He holds the opinion with many other historians that the Mehrikans were a mongrel race, with little or no patriotism, and were purely imitative; simply an enlarged copy of other nationalities extant at the time. He pronounces them a shallow, nervous, extravagant people, and accords them but few redeeming virtues. This, of course, is just; but nevertheless they will always be an interesting study by reason of their rapid growth, their vast numbers, their marvellous mechanical ingenuity and their sudden and almost unaccountable disappearance.
The wealth, luxury, and gradual decline of the native population; the frightful climatic changes which swept the country like a mower's scythe; the rapid conversion of a vast continent, alive with millions of pleasure-loving people, into a silent wilderness, where the sun and moon look down in turn upon hundreds of weed-grown cities,--all this is told by Noz-yt-ahl with force and accuracy.
"Here's Truth. 'T is a bitter pill but good physic."
There is land ahead! Grip-til-lah was first to see it, and when he shouted the tidings my heart beat fast with joy. The famished crew have forgotten their disconsolate stomachs and are dancing about the deck. 'T is not I, forsooth, who shall restrain them! A month of emptiness upon a heavy sea is preparation for any folly. Nofuhl alone is without enthusiasm. The old man's heart seems dead.
We can see the land plainly, a dim strip along the western horizon. A fair wind blows from the northeast, but we get on with cruel hindrance, for the _Zlotuhb_ is a heavy ship, her bluff bow and voluminous bottom ill fitting her for speed. The land, as we near it, seems covered with trees, and the white breakers along the yellow beach are a welcome sight.

Read The Last American: A Fragment from The Journal of Khan-Li, Prince of Dimph-Yoo-Chur and Admiral in the Persian Navy in its entirety

Saturday, January 10, 2009

The Great Gamble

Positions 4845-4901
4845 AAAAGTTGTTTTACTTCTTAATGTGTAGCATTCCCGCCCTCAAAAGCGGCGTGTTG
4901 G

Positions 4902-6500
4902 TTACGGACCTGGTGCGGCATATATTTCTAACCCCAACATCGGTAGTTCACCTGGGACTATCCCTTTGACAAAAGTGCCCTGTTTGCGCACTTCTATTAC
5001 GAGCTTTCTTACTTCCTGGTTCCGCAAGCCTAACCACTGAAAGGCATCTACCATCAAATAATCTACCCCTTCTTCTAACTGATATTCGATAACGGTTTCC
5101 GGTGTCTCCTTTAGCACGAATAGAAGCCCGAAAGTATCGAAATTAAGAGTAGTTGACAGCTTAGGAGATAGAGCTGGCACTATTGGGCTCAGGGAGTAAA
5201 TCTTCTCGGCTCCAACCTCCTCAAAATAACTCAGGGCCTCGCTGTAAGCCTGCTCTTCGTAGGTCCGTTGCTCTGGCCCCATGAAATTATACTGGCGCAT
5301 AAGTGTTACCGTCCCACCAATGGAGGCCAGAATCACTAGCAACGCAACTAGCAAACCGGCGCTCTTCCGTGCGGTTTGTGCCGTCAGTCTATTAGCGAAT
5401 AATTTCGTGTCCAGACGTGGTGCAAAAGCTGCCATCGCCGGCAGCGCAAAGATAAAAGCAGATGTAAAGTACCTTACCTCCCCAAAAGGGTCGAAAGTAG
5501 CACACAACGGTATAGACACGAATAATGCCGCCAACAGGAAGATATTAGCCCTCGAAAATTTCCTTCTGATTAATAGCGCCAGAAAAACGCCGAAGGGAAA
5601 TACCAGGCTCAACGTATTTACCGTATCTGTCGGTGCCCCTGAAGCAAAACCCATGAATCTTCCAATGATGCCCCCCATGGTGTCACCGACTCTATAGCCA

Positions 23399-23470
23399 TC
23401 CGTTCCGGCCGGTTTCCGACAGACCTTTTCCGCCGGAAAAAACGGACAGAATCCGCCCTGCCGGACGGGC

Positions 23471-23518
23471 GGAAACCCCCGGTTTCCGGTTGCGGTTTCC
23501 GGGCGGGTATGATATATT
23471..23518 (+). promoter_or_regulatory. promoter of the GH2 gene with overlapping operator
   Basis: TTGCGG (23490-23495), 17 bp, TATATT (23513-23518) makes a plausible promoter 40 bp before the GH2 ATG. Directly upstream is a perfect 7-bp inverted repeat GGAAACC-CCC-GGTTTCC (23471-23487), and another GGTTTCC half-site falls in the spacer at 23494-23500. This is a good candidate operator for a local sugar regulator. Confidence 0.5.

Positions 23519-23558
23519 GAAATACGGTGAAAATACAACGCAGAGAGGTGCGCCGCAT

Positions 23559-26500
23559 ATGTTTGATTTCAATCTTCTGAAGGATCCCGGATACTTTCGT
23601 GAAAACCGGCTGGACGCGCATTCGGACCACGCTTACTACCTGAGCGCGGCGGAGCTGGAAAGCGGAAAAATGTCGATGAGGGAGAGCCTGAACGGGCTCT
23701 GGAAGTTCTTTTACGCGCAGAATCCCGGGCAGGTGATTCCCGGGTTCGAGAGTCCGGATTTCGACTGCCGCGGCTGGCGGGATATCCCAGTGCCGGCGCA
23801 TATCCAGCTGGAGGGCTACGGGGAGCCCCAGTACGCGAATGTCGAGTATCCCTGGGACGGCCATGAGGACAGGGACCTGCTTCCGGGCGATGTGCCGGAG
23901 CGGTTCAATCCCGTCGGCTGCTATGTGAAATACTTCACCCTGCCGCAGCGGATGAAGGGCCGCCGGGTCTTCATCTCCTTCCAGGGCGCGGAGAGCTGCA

I've read George MacDonald Fraser's Flashman and The Great Game and Peter Hopkirk's The Great Game, but now I think it's time to read about the Great Gamble. While listening to Morning Edition back on January 8, I discovered that NPR's Man in Moscow Gregory Feifer, has written a new history of the Soviet Union's war in Afghanistan titled The Great Gamble
"The common view of the war was that it was a Soviet territorial grab. But the truth was much more confused," Feifer tells Renee Montagne.

Feifer says the Soviets actually spent about a year turning down requests from the Afghan communist government to bring in troops. Eventually, the Soviets decided to take action — by getting rid of the Afghan leader. After two bungled attempts to poison him, Moscow decided to send in troops — a kind of "inertia," Feifer says, surrounding these failed assassination attempts.

"There was no one decision to launch an invasion," he says.

A brutal and scarring experience for both Russian soldiers and the local population, the Soviet war in Afghanistan provides many lessons applicable to the current coalition war there.

"We have to do, essentially, the opposite of what the Soviets did," Feifer says. "We have to be incredibly sensitive to the needs of the local population. And our mission is to rebuild the society so that the government can be sustainable.
"It's an incredibly difficult task, but it's vital that we understand what happened in Afghanistan if we have any chance of succeeding now," he says.

[ source : NPR ]

Saturday, January 3, 2009

'Toons and Guns

My PC remains KIA. During my luddite sabbatical, it's been a nonstop festival of Anthony Bourdain, The Twilight Zone, and Cartoon Network. Since school is out, I allowed my young padawan to stay up past his usual Friday night fare of The Secret Saturdays and Star Wars: The Clone Wars to watch Ben 10.

I didn't think I'd like the show. I've always thought it was just some kid from the Age of Emo that can turn himself into Pokemon critters. However, I was quite pleasantly surprised with last night's offering. Ben is summoned to an alternate dimension that was used as a penal colony. Sort of how I always imagined that place you can end up if you draw the wrong card from a Deck of Many Things from the old Dungeon Master's Guide. He ends up helping liberate a group of farmers that looked to be a cross between Nute Gunray and the rice farmers from Seven Samurai. The guards of the dimension looked like something straight out of Lovecraft.

I've been hearing on the news about the rush of us God-and-gun-clingers to buy up firearms before President-elect Obama takes office; however, since I'm too broke to buy weapons these days, I've not given it much thought. Today, I went to my local firearms merchant. Aside from a half dozen AR-15 variants, they were virtually clean out of things that Nancy Pelosi would label as "assault weapons."